Over the past years, turkey meat has gained a prominent position in the global market. As lysine (Lys) is among the main essential amino acids (AA) for protein deposition in the carcass, defining Lys requirements can contribute to improving the performance and carcass yield of turkey for meat production.
The objective of a recent study was to evaluate if the digestible Lys levels proposed by breeder’s guidelines are adequate to achieve the best performance in the used rearing and feed conditions of this study.
In each phase, 800 female turkeys of the BUT (British United Turkey) hybrid strain were used. The turkeys were distributed in a completely randomised design in experiment 1 (initial phase: 0–25 d) and in a randomised block design in experiment 2 (growth phase: 26–48 d) and experiment 3 (finishing phase: 49–68 d).
The treatments consisted of graded levels of digestible Lys with eight replications of 20 turkeys each. The digestible Lys levels tested were 13.6, 14.5, 15.8, 16.9 and 18.2 g/kg in the initial phase; 12.2, 13.2, 14.4, 15.4 and 16.2 g/kg in the growth phase; and 9.7, 10.4, 11.4, 12.1 and 13.7 g/kg in the finishing phase.
The average daily gain (ADG), average daily feed intake (ADFI), feed efficiency (FE) and carcass yield (CY) were evaluated. The ADG, FE and CY data were improved by the digestible Lys levels (P < 0.05), and the data were adjusted to the quadratic and broken line functions.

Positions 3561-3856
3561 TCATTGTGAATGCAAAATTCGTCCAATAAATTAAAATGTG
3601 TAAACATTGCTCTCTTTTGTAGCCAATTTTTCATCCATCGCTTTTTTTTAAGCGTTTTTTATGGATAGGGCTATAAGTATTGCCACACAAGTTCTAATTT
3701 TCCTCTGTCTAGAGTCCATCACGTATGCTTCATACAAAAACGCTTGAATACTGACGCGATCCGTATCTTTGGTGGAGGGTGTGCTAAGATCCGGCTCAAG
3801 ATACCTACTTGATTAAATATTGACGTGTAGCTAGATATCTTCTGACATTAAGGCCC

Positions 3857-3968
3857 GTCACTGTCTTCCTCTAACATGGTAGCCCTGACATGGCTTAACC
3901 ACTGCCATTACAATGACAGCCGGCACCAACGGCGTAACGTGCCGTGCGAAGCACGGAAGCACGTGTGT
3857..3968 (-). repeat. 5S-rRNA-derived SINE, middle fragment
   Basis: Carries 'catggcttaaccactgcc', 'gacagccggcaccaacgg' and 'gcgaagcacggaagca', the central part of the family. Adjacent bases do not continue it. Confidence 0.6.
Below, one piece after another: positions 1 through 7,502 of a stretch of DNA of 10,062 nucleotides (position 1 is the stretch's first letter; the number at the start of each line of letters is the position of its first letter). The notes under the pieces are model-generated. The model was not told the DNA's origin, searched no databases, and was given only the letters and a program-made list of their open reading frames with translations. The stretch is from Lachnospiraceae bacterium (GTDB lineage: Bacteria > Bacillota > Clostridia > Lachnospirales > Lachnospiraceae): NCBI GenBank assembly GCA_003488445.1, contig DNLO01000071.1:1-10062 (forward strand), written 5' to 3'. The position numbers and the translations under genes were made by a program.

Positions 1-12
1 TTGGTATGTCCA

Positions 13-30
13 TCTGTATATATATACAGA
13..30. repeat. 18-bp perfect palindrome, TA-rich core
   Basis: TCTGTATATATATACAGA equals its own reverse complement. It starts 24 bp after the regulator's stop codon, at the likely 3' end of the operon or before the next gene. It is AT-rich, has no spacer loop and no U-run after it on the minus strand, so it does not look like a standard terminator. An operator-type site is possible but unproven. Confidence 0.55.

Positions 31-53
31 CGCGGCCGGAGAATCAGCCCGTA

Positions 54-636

The digestible Lys level was estimated by the first intercept of the quadratic function with the plateau of the broken line function. At the end of experiment 3, the CY was evaluated (at 68 d). The digestible Lys level for better ADG and FE were, respectively, 16.69 g/kg and 16.55 g/kg in the initial phase, 14.25 g/kg and 14.15 g/kg in the growth phase, and 12.23 g/kg and 12.07 g/kg in the finishing phase. The digestible Lys level for CY was 12.32 g/kg.
The study, published in Science Direct concluded that digestible Lys levels are in the range of the nutritional guidelines for the strain used, except in the initial phase. Due to the difference in the initial recommendation, these levels should be validated in further investigations through performance trials.